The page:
US Presidential election data: searcher intent vs. demographic polling

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During the hotly contested and seemingly never-ending campaign season running up to the 2016 US Presidential elections, Americans were exposed to more demographics-based “polling data” than at any other time in history. However, despite the best efforts of pollsters, mathematicians, academics and others, just about every polling projection and prediction was wrong.

Well, all but one.

In the weeks leading up to the election, as polls showed Hillary Clinton leading by a cumulative average of three percentage points or more, Donald Trump was quietly garnering 58 percent of intent-driven Google search queries related to the two candidates. If that doesn’t sound particularly significant, consider the fact that Google search data accurately predicted the outcome of the 2004, 2008, 2012 and 2016 US Presidential elections.

The question is why. Why does the search activity reflect how one candidate may perform? The answer is that search data can accurately reflect unbiased intent.

Polling sample sizes, bias, mathematical formulas, weighting techniques and margins of error simply cannot compete with the accuracy of intent-based data from millions of real people. Don’t get me wrong, polling will always have a place in the marketer’s toolbox, but polling data mostly reflects and relies on the demographics of a small number of poll respondents, what they have done previously and not necessarily their current intent.

As Millard Brown found in 2015, marketers who solely rely on demographics data risk missing more than 70 percent of mobile shoppers. For instance, not all consumers of baby products are moms and dads. In a recent study, Google found that 40 percent of people who buy baby products do not even have infant children.

Not surprisingly, it turns out grandparents, cousins, friends and co-workers influence and/or purchase lots of baby products. Just as with consumer marketing, age, race, sex, marital status, previous activities, the number of children living at home and what people say is not as important as their actual intent.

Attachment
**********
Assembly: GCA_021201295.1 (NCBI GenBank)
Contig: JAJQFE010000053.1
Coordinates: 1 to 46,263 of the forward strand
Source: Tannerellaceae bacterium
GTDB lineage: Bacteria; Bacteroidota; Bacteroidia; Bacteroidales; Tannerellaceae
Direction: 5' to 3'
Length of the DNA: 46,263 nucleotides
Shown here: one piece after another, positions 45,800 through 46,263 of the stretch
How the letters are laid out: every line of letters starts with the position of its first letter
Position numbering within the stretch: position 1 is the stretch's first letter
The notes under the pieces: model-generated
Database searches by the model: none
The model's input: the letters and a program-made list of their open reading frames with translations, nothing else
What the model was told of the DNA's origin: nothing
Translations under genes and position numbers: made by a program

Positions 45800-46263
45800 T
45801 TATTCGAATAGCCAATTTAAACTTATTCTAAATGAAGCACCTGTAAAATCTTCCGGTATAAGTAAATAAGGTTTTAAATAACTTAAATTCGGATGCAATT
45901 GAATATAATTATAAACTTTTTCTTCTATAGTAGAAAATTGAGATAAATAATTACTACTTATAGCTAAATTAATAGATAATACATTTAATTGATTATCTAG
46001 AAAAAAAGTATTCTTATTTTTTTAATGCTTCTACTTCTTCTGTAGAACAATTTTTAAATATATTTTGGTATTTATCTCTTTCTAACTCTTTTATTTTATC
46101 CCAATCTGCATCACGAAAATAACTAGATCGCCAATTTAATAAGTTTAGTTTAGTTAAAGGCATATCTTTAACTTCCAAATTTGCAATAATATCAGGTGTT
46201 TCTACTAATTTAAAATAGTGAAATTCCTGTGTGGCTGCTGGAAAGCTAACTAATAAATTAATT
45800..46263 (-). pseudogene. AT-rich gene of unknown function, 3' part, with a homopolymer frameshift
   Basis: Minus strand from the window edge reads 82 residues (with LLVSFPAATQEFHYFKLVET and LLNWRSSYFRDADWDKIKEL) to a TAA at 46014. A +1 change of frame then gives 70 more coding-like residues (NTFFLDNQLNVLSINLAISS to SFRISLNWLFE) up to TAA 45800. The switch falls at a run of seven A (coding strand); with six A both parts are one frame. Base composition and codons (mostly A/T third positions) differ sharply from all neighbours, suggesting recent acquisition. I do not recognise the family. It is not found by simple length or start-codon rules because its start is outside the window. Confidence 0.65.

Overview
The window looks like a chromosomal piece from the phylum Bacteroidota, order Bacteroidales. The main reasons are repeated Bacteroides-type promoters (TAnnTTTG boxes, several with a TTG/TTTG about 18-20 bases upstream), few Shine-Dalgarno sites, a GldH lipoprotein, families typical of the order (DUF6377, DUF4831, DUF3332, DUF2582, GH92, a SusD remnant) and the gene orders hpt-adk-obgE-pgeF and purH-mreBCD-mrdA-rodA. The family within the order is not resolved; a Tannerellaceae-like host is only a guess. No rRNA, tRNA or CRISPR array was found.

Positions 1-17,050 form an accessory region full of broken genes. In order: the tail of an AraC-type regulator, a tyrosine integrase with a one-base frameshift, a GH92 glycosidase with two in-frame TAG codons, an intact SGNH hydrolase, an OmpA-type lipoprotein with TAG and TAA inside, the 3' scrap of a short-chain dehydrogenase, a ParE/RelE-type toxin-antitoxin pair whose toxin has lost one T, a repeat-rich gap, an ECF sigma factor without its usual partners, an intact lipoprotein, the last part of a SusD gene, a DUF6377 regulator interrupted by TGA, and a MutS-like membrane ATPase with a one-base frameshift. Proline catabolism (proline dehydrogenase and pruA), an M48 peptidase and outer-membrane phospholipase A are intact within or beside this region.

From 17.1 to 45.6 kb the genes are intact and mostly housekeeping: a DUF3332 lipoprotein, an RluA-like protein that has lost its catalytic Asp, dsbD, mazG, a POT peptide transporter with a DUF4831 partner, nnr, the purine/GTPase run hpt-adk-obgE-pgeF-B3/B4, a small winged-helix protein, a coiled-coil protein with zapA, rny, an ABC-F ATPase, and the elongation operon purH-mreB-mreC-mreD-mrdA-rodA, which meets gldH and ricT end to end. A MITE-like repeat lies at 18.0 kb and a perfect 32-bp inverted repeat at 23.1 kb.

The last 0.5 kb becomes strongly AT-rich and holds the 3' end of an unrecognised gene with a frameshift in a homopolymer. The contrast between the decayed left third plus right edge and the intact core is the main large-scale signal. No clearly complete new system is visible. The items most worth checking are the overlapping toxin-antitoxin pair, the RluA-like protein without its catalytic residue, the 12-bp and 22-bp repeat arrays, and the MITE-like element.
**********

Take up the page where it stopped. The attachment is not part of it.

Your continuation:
Another advantage of using searcher intent over polling data is that searcher behavior is anonymous. It filters out potential distortions caused by social pressures, expectations and fear. Some people are reluctant to reveal their true feelings to random individuals claiming to be pollsters. In contrast, these same individuals may have less inhibition while interacting with a search box.

Of course, all these factors do not mean search data is always clear or 100 percent accurate, either. After all, “registered voters” and “likely voters” cannot always be reliably identified. Sometimes search data can also be misleading; context and the number of queries are the key. If either of the candidates’ names had not been unique, for example, it might be impossible to ensure irrelevant or extraneous information was not skewing the data.

To appreciate this problem, consider what the search data might look like in a presidential race between a Smith and a Jones — or worse, a Hilton and a Kardashian. Searching for “Paris Hilton” could imply the user intends to book a hotel room in Paris, France, or find information about a certain socialite in the US.

Even though Google puts together fancy tools for special events like elections, the simple fact is that anyone can leverage the same data for any query by using Google Trends — something to think about if you’re looking for predictive, intent-based data without a million-dollar budget or just want historically accurate data to compare with polling numbers.

Some opinions expressed in this article may be those of a guest author and not necessarily Search Engine Land. Staff authors are listed here.

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Author: Brian Ussery

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